David Blouin, the cultural sociologist behind the research, said he found that attitudes about dogs usually fell in one of three distinct categories: “Humanist, where dogs were highly valued and considered close companions, like pseudo people; protectionists might be vegetarians and they greatly valued animals in general, not just as pets; dominionists saw animals as separate and less important than people, often using the dogs for hunting and pest control and requiring them to live outdoors,” he described in a university press release.

Gotta love the “pseudo people” label!

Wednesday, August 18, 2010

Filet Squares & Texas Hold’ems 10oz bag recalled due to possible salmonella risk

Merrick Pet Care, Inc. of Amarillo, TX is recalling all lots of its 10 oz “Beef Filet Squares” for Dogs and “Texas Hold’ems” pet treats because they have the potential to be contaminated with salmonella. Salmonella can affect animals and there is risk to humans from handling contaminated pet products.
Click here for more info.

Monday, August 16, 2010

It's the dog days of summer and the grass is growing tall -- if only your dog could do this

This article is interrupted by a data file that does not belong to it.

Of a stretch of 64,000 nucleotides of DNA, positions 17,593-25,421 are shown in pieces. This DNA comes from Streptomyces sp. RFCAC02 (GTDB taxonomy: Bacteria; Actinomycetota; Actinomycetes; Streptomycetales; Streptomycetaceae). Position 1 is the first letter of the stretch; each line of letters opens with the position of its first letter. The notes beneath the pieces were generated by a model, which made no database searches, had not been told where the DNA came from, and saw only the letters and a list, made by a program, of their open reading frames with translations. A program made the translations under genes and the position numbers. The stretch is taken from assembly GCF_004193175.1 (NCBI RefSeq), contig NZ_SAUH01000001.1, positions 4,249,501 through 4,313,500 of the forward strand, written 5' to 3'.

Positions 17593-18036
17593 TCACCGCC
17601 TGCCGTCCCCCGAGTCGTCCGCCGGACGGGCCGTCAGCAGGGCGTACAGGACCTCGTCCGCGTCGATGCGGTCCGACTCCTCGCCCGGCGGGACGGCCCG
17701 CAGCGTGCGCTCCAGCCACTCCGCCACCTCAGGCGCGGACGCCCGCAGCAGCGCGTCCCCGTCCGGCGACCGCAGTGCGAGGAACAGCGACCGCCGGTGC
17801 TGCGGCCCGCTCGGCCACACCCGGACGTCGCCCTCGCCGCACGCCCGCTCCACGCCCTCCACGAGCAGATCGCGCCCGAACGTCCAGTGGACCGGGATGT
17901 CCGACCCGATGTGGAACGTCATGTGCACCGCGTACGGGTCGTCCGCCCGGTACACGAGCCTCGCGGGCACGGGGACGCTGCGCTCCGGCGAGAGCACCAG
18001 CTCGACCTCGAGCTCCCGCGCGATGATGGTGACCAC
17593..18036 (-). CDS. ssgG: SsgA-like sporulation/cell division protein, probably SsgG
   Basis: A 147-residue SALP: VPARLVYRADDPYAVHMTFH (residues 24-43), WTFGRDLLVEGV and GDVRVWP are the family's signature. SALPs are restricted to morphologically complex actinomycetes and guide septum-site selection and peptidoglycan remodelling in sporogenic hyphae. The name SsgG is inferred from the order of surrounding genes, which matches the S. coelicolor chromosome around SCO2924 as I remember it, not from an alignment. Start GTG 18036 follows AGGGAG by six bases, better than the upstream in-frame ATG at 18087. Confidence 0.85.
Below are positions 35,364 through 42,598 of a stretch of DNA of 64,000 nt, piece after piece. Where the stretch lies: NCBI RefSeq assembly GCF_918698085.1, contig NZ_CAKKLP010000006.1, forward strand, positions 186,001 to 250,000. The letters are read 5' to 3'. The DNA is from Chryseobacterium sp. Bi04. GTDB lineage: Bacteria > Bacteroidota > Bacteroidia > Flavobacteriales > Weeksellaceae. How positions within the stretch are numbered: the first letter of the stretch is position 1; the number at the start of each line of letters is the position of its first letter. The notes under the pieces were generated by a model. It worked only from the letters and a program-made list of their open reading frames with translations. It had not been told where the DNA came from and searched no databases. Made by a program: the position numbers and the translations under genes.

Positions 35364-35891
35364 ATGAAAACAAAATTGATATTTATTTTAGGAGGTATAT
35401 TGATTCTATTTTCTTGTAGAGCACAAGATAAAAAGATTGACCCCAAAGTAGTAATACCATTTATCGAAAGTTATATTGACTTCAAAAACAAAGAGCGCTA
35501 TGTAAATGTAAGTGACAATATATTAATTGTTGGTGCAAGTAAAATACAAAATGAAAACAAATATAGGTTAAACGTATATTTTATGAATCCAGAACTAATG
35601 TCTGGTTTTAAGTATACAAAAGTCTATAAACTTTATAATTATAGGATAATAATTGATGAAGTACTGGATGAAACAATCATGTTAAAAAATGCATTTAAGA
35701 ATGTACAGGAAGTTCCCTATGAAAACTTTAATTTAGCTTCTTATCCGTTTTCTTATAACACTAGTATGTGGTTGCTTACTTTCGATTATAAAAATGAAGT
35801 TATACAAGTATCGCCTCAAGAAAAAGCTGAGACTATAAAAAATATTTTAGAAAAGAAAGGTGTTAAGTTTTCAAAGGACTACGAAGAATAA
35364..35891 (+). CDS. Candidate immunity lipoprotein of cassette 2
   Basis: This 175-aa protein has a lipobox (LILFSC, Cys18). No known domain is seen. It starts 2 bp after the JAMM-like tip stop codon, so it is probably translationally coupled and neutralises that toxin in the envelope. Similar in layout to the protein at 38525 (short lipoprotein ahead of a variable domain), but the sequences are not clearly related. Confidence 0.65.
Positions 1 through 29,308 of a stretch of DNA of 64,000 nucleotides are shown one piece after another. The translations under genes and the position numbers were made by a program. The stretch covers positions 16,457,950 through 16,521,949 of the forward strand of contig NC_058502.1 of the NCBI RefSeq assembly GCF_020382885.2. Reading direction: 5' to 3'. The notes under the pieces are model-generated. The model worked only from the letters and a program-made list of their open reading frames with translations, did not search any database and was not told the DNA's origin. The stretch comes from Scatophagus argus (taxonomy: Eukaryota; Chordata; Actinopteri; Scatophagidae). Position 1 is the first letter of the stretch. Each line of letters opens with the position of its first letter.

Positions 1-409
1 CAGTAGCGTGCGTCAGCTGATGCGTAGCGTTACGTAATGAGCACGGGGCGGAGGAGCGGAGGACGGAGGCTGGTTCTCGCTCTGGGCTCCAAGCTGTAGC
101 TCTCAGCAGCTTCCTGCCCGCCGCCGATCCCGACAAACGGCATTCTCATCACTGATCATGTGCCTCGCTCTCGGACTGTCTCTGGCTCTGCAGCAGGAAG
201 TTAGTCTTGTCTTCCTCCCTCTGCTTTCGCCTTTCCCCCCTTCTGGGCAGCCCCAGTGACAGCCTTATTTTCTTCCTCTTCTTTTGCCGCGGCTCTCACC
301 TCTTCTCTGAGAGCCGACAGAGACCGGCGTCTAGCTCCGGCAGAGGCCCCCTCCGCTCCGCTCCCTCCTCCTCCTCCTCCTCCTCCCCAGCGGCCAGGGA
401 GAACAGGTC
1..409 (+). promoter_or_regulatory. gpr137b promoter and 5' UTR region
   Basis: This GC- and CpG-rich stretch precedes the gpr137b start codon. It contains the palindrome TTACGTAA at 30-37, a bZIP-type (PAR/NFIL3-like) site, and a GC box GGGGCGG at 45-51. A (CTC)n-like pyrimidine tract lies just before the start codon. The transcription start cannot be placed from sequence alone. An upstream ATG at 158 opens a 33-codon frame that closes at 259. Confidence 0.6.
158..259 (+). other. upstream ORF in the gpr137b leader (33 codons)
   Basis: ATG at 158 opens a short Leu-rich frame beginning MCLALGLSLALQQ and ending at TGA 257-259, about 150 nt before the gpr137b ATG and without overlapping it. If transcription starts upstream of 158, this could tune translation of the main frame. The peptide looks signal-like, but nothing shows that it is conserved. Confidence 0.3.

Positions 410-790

Click here to see dog mowing grass.

Forget cheeseburger! I can haz brakes?

Funniest Driving Animal photos on

Pets are tweeple too.

Pet Lovers Unite! Learn about Twitter, Facebook, blogging and other social media trends involving pets at the only conference and expo focused on pet social media

Atlantic Station August 20-22, 2010 in Atlanta, GA

Spanning a weekend full of activities, the 2010 BarkWorld Expo is a social media event for pet owners and businesses that utilize social media applications.

BW Session Titles include:
Creating a Distinctive Social Media Voice
All Dog Parks Are Not Created Equal: Finding the Best Social Media Platform for You
Using Social Media to Market Your Pet Business
It’s A Dog Eat Dog World: How Blogging Can DistiInguish Your Brand

Keynote speaker: Carie Lewis, The Humane Society of the United States

Twitter Hashtag: #BarkWorld

Pit bulls need love too

Shannon Wolfson
AUSTIN (KXAN) - One type of dog takes up more space at the Town Lake Animal Center in Austin than any other. Pit bulls have a bad reputation, but there is a renewed effort to get more of them adopted.